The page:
For some folks, going to the circus hasn't really crossed their minds since they were six and got to gorge on cotton candy and sno-cones, while clowns avoided being mauled by lions. A sugar-fueled fantasy of bright lights and action, made all the better because they were six, and everything is awesome when you're six.
There's no greater exhilaration than being able to experience something new, extraordinary or unexpected. But it can be hard to replicate that feeling. Once you get used to the tedium of a predictable schedule, it becomes easy to throw on the blinders and let your brain turn into a soup of meetings, quotas and deadlines. It's possible to derive joy from work, but making life nothing but work isn't exactly healthy.
Kevin Venardos and his "little circus that could" have come to town to remind everyone that it's OK to sit back and enjoy life a little. Once a ringmaster for the famous Ringling Bros. and Barnum & Bailey's Greatest Show on Earth, in 2014 Venardos took his talent for entertaining and set out to start his own circus show. His tent is popping up in town from April 4-22. We were lucky enough to have a conversation with Venardos as he prepared to get the show rolling.
Folio Weekly: How did you get into the circus biz?
Kevin Venardos: From an open-call audition in New York City in 2000; I got a job with Ringling Bros. and Barnum & Bailey Circus as a ringmaster. Out of the blue! Just a random audition when I was 22 and living in NYC trying to be a singing and dancing man. For some reason, they decided to pick me, which I was pretty happy about, and they just opened up this whole odyssey of adventure across the country, with 23 Brazilian dancing girls and 10 elephants and performers from all around the world.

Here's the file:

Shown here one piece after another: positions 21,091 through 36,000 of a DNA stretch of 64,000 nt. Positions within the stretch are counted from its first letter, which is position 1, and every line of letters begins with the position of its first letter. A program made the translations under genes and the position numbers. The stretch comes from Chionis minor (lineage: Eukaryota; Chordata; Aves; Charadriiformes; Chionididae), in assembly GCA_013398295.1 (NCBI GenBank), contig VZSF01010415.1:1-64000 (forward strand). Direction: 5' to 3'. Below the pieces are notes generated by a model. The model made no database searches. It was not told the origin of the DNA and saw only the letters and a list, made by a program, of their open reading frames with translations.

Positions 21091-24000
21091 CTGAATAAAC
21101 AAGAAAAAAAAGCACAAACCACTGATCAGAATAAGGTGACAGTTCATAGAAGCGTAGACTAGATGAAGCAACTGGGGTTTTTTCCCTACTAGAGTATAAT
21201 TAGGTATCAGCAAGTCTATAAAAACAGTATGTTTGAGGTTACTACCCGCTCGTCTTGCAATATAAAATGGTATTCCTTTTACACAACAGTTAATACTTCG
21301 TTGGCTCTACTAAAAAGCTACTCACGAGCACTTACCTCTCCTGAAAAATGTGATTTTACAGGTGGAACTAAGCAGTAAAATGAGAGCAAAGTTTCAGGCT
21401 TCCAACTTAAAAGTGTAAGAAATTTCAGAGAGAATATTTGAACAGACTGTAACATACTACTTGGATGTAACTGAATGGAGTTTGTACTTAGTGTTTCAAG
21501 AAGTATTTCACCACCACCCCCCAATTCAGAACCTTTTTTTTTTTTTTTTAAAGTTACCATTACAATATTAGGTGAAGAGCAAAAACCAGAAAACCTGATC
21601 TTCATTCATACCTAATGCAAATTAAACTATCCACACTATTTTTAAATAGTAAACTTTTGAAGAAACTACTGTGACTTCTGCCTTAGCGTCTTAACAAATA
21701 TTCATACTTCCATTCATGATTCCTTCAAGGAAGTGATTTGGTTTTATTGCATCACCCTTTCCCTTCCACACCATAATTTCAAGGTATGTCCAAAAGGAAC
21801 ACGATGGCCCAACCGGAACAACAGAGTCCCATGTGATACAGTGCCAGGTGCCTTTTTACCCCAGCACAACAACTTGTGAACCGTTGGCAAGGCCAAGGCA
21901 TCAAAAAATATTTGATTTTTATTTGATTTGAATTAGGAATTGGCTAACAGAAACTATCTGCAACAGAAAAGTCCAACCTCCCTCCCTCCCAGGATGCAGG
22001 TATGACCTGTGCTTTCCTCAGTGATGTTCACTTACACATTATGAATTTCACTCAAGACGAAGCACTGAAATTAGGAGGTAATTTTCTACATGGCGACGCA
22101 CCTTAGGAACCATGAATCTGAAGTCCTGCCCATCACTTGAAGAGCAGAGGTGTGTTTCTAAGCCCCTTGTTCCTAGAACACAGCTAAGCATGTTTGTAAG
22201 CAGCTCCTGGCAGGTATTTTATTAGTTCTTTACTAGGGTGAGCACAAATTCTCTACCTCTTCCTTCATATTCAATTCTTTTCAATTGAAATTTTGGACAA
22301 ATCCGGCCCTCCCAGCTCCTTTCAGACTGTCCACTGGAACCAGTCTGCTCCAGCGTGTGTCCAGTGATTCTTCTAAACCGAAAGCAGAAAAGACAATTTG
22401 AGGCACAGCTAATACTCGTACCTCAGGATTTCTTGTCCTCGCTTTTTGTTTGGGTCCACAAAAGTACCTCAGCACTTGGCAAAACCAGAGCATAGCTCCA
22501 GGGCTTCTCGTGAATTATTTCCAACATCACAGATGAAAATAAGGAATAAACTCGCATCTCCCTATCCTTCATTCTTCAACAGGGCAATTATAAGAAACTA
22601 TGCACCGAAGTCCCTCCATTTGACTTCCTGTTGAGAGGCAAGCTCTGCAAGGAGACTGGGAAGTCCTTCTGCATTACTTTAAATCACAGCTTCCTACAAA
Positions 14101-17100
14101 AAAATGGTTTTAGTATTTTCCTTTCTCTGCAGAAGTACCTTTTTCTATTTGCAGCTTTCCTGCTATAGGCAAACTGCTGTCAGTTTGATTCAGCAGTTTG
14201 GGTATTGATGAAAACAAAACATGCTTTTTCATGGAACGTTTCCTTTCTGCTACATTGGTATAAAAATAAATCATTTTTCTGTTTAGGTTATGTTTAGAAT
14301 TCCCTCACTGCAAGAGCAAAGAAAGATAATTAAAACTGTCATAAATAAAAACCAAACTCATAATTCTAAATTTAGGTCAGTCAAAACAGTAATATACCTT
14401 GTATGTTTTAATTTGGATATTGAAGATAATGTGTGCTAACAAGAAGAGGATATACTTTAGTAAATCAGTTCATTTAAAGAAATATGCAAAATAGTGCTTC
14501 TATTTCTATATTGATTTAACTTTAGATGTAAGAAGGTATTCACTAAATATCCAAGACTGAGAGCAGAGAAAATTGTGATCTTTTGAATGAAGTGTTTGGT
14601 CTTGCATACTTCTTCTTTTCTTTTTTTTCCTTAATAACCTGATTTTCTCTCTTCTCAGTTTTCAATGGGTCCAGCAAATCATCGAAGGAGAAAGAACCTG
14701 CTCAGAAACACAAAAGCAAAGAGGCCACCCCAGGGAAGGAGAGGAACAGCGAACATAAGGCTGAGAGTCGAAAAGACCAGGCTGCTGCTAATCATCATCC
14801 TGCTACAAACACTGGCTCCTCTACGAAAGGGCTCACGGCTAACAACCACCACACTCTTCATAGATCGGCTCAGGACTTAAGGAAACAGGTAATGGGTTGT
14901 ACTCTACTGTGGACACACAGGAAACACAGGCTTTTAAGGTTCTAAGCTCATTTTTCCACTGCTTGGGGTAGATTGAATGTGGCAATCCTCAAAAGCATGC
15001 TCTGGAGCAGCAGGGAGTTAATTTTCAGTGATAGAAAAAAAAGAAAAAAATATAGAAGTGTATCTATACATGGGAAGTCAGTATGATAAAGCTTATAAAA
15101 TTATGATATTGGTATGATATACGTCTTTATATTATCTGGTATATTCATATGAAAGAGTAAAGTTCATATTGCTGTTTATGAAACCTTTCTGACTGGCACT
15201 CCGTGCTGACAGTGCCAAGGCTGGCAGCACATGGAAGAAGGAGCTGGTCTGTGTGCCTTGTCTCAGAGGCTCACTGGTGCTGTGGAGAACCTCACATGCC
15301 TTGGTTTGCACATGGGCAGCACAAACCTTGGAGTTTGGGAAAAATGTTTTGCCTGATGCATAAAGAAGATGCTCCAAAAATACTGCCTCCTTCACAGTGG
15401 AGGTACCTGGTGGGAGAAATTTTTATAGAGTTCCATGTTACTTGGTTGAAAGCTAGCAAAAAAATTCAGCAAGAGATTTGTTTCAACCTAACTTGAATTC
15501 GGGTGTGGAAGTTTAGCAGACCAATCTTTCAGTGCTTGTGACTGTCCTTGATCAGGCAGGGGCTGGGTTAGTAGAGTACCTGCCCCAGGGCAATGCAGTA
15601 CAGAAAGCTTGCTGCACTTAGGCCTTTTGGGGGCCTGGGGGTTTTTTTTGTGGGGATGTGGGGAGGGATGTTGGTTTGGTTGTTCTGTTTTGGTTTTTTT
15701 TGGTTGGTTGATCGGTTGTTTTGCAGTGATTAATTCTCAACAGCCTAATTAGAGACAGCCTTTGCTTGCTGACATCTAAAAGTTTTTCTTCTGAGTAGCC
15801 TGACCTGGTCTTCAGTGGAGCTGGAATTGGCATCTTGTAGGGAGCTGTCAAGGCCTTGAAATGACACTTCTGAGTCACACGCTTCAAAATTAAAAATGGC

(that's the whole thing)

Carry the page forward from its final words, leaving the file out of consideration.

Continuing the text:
What's a day in life of a ringmaster look like?
You have to be partly crazy and you also really have to love it. When I was a ringmaster for someone else's show, I was a performer, a paid actor in a way. After working for years with a company or community of people, you start to take a kind of ownership. You believe that it's true, that you're family. But, then there's the other side of the coin, where the contract is going to come to an end sooner or later. I'm there at the good graces of somebody else, a producer. So, after many years of living that way, I had this fire inside of me that just kept growing. I knew that if I was going to sustain a career doing what I love, without somebody else's say-so, I was going to have to start a company. So, being the ringmaster now, it's not just a theatrical title, I'm producing the shows, I'm writing the checks, I'm running the marketing, I'm booking the lots, and for sure, I'm just one part of a team. The part about wearing the hat and announcing, that's the gravy! That's the fun part, the easy part!
Given the closing of the Ringling and Barnum Circus last year, what is the state of the American circus?
There's kids being born every day! There's people who need magic and wonder. You think about the technology being more interesting than something that's live, [as] some people would assume. But look at what Steve Jobs said, by the time we spend all this time getting the newest thing ready and shipped out, people have already changed their minds and are off to the next thing. I think we do what we love and that there's people out there who want it. That's the challenge of it.